Tiffany Temple had just finished undergraduate school with an eye toward a career in finance when her life took an unexpected trajectory.
Her husband, a U.S. Army officer, received orders to move to Germany. The couple was still settling in when the 9/11 attacks happened in the United States, meaning Temple’s husband was sent elsewhere while she remained in Germany. She looked for a way to help. The result was a job as a program manager with the USO, where she connected military families and personnel with various resources and helped facilitate community events.
“Working with the USO taught me so much about service,” she said. “When you had people living in a foreign country and whose spouses might be elsewhere, they were depending on the network we built to make it through that phase of their lives. It really became important to me to ensure that I was contributing to others through service.”
Temple carried that mission to serve with her when she and her family moved back to the U.S. Looking to a career in banking, she worked for a financial institution in Atlanta and paid close attention to how its leaders and others in the industry handled the 2007 economic crisis. One bank that continually caught her eye was Hancock Whitney, in part because of its longstanding presence along the Gulf Coast.
“My family has lived in Pass Christian, Mississippi for eight generations, so it was really important for me to eventually come back to this area,” said Temple. “My first bank account was actually at Hancock Whitney. I knew they had always been committed to Mississippi and Louisiana, and when I saw how they were able to withstand the challenges of the financial crisis, I felt like they were stable and resilient. I really admired that. When the opportunity presented itself to join Hancock Whitney, it meant I could continue to contribute to the Gulf Coast and serve my local community.”
Temple has been a Hancock Whitney team member for nearly eight years and currently serves as a senior vice president for credit risk management. In this role, she unites talent and resources to close gaps, establish frameworks and implement controls, all with the goal of contributing to strong growth and finding opportunities for financial performance improvements. Prior to this position, Temple worked with Hancock Whitney in corporate capital management, corporate planning and credit risk analytics.
Her current position also allows Temple to make stronger connections with other female Hancock Whitney staff and leaders, many of whom have been positive influences for several years.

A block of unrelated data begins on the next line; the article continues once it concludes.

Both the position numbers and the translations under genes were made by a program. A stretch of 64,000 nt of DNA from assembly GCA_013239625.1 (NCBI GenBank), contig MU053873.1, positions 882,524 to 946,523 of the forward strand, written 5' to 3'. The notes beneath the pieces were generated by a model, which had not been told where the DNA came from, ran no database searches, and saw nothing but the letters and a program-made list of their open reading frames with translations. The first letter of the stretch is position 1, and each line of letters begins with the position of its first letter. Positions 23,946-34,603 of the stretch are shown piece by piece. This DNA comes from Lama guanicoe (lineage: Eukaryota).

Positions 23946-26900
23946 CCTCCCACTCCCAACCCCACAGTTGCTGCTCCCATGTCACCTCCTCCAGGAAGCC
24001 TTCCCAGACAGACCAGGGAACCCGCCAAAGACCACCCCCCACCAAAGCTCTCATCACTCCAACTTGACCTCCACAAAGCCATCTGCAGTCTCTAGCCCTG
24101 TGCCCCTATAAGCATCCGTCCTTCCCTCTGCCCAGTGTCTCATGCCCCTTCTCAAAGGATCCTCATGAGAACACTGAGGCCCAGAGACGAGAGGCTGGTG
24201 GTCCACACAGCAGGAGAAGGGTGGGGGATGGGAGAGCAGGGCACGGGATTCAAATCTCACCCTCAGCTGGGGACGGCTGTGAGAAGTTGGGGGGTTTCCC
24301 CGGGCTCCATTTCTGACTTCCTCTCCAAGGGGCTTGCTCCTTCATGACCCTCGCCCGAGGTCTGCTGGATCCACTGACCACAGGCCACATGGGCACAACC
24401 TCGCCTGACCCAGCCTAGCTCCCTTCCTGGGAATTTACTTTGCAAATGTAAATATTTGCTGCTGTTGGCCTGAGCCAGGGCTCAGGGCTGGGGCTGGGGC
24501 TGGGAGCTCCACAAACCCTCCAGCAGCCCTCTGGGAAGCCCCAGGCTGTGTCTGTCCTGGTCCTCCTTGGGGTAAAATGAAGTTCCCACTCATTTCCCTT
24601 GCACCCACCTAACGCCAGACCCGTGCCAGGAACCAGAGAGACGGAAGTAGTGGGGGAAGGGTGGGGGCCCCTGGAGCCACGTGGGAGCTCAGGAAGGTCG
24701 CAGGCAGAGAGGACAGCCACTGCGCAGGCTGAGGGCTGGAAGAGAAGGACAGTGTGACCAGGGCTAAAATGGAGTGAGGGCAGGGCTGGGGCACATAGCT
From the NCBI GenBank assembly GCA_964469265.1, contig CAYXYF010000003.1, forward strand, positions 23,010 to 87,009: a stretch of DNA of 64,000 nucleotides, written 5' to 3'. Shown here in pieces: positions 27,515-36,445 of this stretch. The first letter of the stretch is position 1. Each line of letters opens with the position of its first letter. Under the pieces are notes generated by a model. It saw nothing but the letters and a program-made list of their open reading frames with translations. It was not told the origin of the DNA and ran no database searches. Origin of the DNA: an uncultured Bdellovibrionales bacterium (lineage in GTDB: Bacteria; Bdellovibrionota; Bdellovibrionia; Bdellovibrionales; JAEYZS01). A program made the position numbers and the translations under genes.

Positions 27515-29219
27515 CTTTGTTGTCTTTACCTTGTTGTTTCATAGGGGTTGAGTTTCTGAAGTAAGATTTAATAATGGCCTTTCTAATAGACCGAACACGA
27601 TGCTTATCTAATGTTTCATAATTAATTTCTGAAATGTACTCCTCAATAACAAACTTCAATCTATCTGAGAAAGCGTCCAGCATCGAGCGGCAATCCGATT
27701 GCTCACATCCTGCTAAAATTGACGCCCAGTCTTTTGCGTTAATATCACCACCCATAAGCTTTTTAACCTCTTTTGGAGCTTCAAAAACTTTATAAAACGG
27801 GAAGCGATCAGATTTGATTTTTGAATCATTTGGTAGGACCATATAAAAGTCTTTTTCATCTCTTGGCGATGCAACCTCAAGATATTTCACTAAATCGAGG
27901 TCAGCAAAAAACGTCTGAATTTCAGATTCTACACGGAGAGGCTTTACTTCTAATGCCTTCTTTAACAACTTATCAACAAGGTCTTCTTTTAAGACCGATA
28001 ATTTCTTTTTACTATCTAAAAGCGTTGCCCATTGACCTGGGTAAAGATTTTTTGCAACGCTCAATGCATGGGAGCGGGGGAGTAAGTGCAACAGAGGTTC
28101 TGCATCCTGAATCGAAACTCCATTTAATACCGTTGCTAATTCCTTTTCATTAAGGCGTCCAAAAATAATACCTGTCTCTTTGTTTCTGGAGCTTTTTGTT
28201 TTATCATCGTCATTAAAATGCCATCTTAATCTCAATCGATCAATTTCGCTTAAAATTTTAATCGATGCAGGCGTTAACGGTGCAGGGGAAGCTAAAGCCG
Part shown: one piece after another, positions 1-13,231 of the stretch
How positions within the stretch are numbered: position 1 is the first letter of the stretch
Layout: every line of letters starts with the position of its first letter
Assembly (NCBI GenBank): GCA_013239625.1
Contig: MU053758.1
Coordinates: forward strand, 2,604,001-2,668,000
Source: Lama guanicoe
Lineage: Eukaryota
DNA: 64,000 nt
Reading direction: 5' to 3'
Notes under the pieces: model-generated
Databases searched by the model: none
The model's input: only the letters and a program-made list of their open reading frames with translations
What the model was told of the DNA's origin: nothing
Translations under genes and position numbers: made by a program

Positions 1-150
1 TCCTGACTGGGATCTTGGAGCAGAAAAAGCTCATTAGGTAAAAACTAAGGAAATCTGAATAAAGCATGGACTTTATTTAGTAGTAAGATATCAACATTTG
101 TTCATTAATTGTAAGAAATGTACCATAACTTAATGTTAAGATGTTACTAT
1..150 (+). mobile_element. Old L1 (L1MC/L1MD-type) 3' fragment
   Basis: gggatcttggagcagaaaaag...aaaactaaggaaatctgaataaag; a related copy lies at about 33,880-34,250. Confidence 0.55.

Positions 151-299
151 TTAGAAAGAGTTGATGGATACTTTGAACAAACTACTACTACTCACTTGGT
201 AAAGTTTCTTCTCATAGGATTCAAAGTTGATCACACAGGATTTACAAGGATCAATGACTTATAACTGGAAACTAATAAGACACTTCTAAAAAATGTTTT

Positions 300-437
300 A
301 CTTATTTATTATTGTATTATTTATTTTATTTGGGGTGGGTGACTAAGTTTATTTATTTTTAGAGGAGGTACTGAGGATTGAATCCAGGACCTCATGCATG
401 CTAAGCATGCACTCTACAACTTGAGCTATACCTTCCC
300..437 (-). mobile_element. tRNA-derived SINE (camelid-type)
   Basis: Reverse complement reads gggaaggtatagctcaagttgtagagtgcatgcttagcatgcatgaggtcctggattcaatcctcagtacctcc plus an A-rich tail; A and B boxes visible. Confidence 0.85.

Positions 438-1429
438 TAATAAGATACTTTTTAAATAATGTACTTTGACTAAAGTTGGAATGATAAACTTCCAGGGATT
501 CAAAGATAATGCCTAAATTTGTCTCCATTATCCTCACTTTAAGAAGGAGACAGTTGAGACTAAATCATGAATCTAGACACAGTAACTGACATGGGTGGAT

“When I came to Hancock Whitney, one of the first things I did was reach out to all of the female leaders and establish relationships with them,” she said. “I know the importance of having a mentor and an advocate. All of the women were very open about both the opportunities and challenges of being a female in the banking world. For me, it’s important that we connect in order to navigate through our careers as well as balancing our lives and demands on our time.”
Through her professional success, Temple is also setting a strong example for her two daughters, ages 15 and 21. From the time her girls were young, she has made it a point to demonstrate to them how they can be successful in their chosen fields as well as in their personal lives. In large part thanks to her inspiration, her oldest daughter is the fourth generation of Temple’s family to attend Jackson State University and was recently named Miss Jackson State, the third person in the her family to receive the honor. For Temple, seeing those accomplishments and reflecting on her own makes her feel like everything is coming full circle.
“It’s amazing to see our children start to build their own legacy and honor what their family has done,” she said. “Starting in the 1940s, there weren’t a lot of African American people graduating college, my family was committed to that education. I earned my bachelor’s degree at Jackson State and met my husband there. It really set the foundation for the work I’m doing now.”
The “She Is” campaign is a partnership between Hancock Whitney and The Times-Picayune | The New Orleans Advocate, The Advocate and The Acadiana Advocate to curate and share stories about women who are thriving – what motivates them, how they motivate others, and how women can continue to drive impact. Visit www.hancockwhitney.com/she-is for more details on Hancock Whitney’s ongoing work with female leaders and to share your own favorite “She Is” story.